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From Soldiers to Citizens, or Soldiers to Seamstresses: Reintegrating Girl and Women Soldiers in Sierra Leone

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Abstract:

Maintaining security in a post-conflict country is often seen to be dependant on peace-building and reconstruction. One can hardly escape terms such as ?building sustainable peace? and ?post-conflict construction.? The ?disarmament,? ?demobilization,? ?reintegration,? and ?rehabilitation,? or DDR-R process for former combatants is being touted as an ideal model for ensuring that post-conflict societies return to peace. These ?four simple steps to lasting security? have been used as a model in war torn countries like Liberia, Sierra Leone, the Democratic Republic of Congo, and Angola. The logic is that these steps aid in restoring countries to more secure, stable times. More specifically, this model streamlines former combatants from ?soldiers to citizens.? Given that the task of this process is to encourage combatants to shed their roles as fighters and to return to their former pre-war roles, it seems intuitive that the way that women and girls go through this process is of particular interest. In fact, despite the ascendancy of this DDR-R model, there has been little critical analysis of the implications of this process for women in war-torn countries. Using Sierra Leone as a case study, I explore how women and girls have been included and treated at each phase of this process. I look specifically at the tendency of organizations and agencies operating DDR-R programs to promote a ?return? of women and girls to their pre-war roles and the tension that women and girls feel between the power they gained as combatants and the social pressure to ?reintegrate.? I also examine the implications, for women and girls, of international and national organizations? commitment to equating security with the return to pre-war society rather than rethinking relations of power. I include testimonies from 50 former girl soldiers who talk about their roles during the conflict and their hopes for themselves today.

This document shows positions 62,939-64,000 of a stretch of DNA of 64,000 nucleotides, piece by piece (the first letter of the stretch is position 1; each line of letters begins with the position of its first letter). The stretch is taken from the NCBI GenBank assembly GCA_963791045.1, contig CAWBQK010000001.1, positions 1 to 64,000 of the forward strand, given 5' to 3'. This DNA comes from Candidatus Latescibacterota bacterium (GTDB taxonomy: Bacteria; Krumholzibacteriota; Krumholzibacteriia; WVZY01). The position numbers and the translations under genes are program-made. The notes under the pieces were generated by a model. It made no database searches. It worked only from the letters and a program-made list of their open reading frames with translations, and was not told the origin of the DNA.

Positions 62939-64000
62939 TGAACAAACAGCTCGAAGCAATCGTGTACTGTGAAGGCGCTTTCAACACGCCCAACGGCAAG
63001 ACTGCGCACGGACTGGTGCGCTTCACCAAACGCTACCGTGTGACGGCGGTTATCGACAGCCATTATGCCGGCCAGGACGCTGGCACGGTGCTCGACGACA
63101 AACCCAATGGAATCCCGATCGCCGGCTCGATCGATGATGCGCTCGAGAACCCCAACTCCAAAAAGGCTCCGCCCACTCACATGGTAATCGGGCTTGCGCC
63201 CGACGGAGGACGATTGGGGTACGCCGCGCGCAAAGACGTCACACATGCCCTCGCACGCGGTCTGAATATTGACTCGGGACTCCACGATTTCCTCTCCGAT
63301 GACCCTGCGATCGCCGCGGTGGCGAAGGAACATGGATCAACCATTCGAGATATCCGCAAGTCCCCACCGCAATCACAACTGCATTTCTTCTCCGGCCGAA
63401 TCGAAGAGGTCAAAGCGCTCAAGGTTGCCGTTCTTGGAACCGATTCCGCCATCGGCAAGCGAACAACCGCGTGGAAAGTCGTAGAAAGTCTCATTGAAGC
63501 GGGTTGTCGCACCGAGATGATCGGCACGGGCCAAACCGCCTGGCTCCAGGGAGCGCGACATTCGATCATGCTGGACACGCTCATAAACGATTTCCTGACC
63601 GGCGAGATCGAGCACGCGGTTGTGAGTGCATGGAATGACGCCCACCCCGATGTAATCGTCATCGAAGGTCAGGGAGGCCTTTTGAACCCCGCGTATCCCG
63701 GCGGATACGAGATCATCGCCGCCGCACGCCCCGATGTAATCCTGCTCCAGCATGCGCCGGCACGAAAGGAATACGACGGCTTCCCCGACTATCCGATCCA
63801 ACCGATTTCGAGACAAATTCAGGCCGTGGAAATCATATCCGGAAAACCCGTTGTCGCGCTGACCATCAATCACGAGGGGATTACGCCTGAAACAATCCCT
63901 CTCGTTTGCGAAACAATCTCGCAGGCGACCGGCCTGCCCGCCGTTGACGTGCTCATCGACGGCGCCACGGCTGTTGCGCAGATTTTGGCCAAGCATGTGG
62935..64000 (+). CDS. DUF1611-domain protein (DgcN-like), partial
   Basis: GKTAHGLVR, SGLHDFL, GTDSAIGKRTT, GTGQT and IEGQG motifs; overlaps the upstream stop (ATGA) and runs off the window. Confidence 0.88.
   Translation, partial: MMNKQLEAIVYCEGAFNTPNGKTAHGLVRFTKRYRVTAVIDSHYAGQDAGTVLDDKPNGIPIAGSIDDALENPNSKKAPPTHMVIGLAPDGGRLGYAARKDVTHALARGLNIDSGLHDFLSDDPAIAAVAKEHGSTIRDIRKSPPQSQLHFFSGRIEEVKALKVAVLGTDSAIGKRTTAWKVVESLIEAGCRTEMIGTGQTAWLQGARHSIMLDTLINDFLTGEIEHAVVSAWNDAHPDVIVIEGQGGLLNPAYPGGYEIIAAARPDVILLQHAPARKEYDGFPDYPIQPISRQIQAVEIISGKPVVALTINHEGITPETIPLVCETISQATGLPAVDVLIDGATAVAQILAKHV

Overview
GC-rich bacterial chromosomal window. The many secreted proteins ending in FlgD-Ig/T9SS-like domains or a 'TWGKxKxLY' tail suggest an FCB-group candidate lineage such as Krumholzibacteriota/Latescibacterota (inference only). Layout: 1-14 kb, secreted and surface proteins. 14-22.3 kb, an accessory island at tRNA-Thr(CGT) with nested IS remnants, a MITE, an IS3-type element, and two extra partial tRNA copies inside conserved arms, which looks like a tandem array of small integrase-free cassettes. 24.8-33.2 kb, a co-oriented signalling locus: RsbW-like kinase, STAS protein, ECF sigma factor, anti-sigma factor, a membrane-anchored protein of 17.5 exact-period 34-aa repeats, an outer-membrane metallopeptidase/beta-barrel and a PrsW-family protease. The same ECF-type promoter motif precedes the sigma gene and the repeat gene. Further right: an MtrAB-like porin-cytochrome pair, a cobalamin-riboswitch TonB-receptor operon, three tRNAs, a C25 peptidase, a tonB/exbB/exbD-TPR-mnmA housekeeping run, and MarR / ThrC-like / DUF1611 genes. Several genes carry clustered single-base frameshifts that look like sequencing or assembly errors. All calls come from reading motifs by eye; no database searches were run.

Most Common Document Word Stems:

women (151), conflict (99), develop (54), girl (50), soldier (44), role (44), men (44), natur (40), post (39), secur (38), process (37), polit (36), post-conflict (36), sierra (34), famili (33), leon (33), war (31), reintegr (30), ddr (30), combat (28), program (27),
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Association:
Name: International Studies Association 48th Annual Convention
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http://www.isanet.org


Citation:
URL: http://citation.allacademic.com/meta/p179242_index.html
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MLA Citation:

MacKenzie, Megan. "From Soldiers to Citizens, or Soldiers to Seamstresses: Reintegrating Girl and Women Soldiers in Sierra Leone" Paper presented at the annual meeting of the International Studies Association 48th Annual Convention, Hilton Chicago, CHICAGO, IL, USA, Feb 28, 2007 <Not Available>. 2016-06-08 <http://citation.allacademic.com/meta/p179242_index.html>

APA Citation:

MacKenzie, M. H. , 2007-02-28 "From Soldiers to Citizens, or Soldiers to Seamstresses: Reintegrating Girl and Women Soldiers in Sierra Leone" Paper presented at the annual meeting of the International Studies Association 48th Annual Convention, Hilton Chicago, CHICAGO, IL, USA Online <PDF>. 2016-06-08 from http://citation.allacademic.com/meta/p179242_index.html

Publication Type: Conference Paper/Unpublished Manuscript
Abstract: Maintaining security in a post-conflict country is often seen to be dependant on peace-building and reconstruction. One can hardly escape terms such as ?building sustainable peace? and ?post-conflict construction.? The ?disarmament,? ?demobilization,? ?reintegration,? and ?rehabilitation,? or DDR-R process for former combatants is being touted as an ideal model for ensuring that post-conflict societies return to peace. These ?four simple steps to lasting security? have been used as a model in war torn countries like Liberia, Sierra Leone, the Democratic Republic of Congo, and Angola. The logic is that these steps aid in restoring countries to more secure, stable times. More specifically, this model streamlines former combatants from ?soldiers to citizens.? Given that the task of this process is to encourage combatants to shed their roles as fighters and to return to their former pre-war roles, it seems intuitive that the way that women and girls go through this process is of particular interest. In fact, despite the ascendancy of this DDR-R model, there has been little critical analysis of the implications of this process for women in war-torn countries. Using Sierra Leone as a case study, I explore how women and girls have been included and treated at each phase of this process. I look specifically at the tendency of organizations and agencies operating DDR-R programs to promote a ?return? of women and girls to their pre-war roles and the tension that women and girls feel between the power they gained as combatants and the social pressure to ?reintegrate.? I also examine the implications, for women and girls, of international and national organizations? commitment to equating security with the return to pre-war society rather than rethinking relations of power. I include testimonies from 50 former girl soldiers who talk about their roles during the conflict and their hopes for themselves today.


Similar Titles:
Gender Equality, Security, and Development in Post-Conflict Reconstruction

The Persistence of Gender Roles in Post-divorce Families: Family composition, Work-family Conflict and Coping


 
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